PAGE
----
Can you have sex with an IUD in? Does it feel good?

Can you have sex with an IUD in? Does it feel good?

How will having an IUD change your sex life? Here's what you need to know.

Most women will want to find a contraceptive option at some point in their lives. Whether you want to commit to taking the pill everyday, or put in an implant, there are plenty of options available out there. Some women prefer not to have anything inserted into their bodies, while others don’t like the idea of taking hormone pills. Whichever route you go down, contraceptives don’t mean you don’t get to enjoy sex. 

One of the most common long term contraceptives is called the IUD (Intrauterine device), but many ask, can you have sex with an IUD in? Will it hurt? Will it feel uncomfortable?

What is an IUD?

Firstly, here is what an IUD is. An IUD is a tiny device that is inserted into your uterus to prevent pregnancy. It is long-term, reversible, and one of the most effective birth control methods out there. 

There are 2 types of IUDs available  – hormonal IUD and non hormonal/copper IUDs.

sex with IUD

Can you have sex with IUD in? Some examples of the non hormonal/copper IUD. | Source: Wikipedia

Some women prefer to have IUD implants because once it is inserted, you don’t have to worry about it anymore. It’s not as cumbersome as taking the pill (which requires you to remember to take it at the same time everyday) and it doesn’t get in the way of sexual pleasure (like condoms might). 

It is inserted into your uterus by a medical professional and your cervix is often numbed before it is put in. Once it is inserted, you might get lighter periods or your periods will not come at all. The IUD is attached to a string, so that it can be removed by a medical professional later on. 

This is where women worry if having sex will affect the IUD or that men can feel the IUD. 

Different brands of IUDs have different effective periods. Some last up to 12 years, while others may be as short as 3 years. 

So how having sex with IUD in feel? 

Here’s 6 things you need to know before having sex with IUD inserted:

1. Your sex drive will not be affected

Neither types of IUD should have an impact on your sexual desire or how you feel during sex. An IUD is inserted inside the uterine cavity. You can’t see or feel it, you won’t even know it’s there.

sex with IUD

An IUD is inserted into the uterine cavity and you won’t be able to feel it. | Source: Wikimedia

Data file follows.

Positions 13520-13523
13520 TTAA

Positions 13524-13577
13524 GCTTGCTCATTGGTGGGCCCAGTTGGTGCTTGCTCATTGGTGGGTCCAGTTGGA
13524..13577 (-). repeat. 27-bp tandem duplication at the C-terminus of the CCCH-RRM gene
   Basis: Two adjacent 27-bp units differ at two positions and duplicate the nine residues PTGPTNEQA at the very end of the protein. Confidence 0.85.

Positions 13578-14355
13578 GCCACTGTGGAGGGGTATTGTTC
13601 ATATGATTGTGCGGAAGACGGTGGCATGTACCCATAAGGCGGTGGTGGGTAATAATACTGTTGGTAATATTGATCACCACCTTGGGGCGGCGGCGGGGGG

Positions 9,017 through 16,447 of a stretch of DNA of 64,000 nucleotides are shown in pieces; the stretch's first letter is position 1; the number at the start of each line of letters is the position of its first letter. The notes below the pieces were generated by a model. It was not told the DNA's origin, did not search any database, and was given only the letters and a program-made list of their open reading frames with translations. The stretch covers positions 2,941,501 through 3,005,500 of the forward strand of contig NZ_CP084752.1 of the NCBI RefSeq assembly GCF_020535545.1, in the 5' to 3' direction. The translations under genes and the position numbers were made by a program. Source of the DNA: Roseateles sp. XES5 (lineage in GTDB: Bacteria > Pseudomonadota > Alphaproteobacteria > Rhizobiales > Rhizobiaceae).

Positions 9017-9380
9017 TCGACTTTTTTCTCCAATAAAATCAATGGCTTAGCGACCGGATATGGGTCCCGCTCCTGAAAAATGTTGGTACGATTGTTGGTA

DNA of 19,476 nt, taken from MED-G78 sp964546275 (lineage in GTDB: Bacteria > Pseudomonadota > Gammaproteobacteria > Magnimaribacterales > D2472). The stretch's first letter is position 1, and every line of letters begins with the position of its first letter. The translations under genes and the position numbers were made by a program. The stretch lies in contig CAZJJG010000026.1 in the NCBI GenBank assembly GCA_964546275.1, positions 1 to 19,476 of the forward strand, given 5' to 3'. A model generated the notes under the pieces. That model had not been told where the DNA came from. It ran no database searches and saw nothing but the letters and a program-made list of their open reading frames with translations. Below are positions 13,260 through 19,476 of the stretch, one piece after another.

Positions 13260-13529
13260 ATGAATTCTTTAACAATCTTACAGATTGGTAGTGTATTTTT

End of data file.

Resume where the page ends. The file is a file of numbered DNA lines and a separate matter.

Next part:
2. You do not need to worry about getting pregnant

You can enjoy spontaneous sex! But, you should still use a condom if you’re worried about STDs.

3. Your partner MAY feel the strings

Although highly unlikely, some men do feel a tiny sensation. As long as your IUD is properly in place, you can lean on the fact that they are designed to be super-thin and barely noticeable, even softening over time.

4. The hormonal IUD might affect your cycle in a good way

Women who experience a heavy flow and cramping during their periods may have an “easier time of the month” thanks to the progestin in hormonal IUDs. Progestin will decrease bleeding and cramping during your period and could even stop both completely.

sex with IUD

Mirena – a hormonal IUD which can lighthen menstrual flow and pain. | Source: Wikimedia

5. There may be some post sex bleeding

Some women experience bleeding during sex with IUD inserted, especially hormonal IUDs, though it isn’t common. Hormonal IUDs thin out the endometrial lining, the inside of the uterus that sheds each month with a period. If the lining is very thin, it may shed a bit during sex, which would cause bleeding. However, if you feel pain, always check with your doctor. It could be a sign that your IUD is out of place, which leaves you unprotected.

6. You can enjoy any positions you like

Everybody is different and when the IUD is in the right place, you shouldn’t feel anything at all –  which also mean any sex positions are fine. Rough sex too will not affect your IUD, but in very rare cases, the IUD may slip out. In the first year after getting an IUD, the expulsion rate is roughly 5 percent only. Sex does not increase or decrease the risk.

So now that you know what it is like to have sex with IUD inserted, would you consider getting an IUD as your form of contraceptive? 

Read also: “My husband won’t use condoms, I won’t use pills. What other contraceptives should we use?”

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